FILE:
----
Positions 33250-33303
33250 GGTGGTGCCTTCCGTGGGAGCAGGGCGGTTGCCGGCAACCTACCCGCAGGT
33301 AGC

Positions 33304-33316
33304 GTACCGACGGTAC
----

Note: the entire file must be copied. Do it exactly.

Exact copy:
Positions 33250-33303
33250 GGTGGTGCCTTCCGTGGGAGCAGGGCGGTTGCCGGCAACCTACCCGCAGGT
33301 AGC

Positions 33304-33316
33304 GTACCGACGGTAC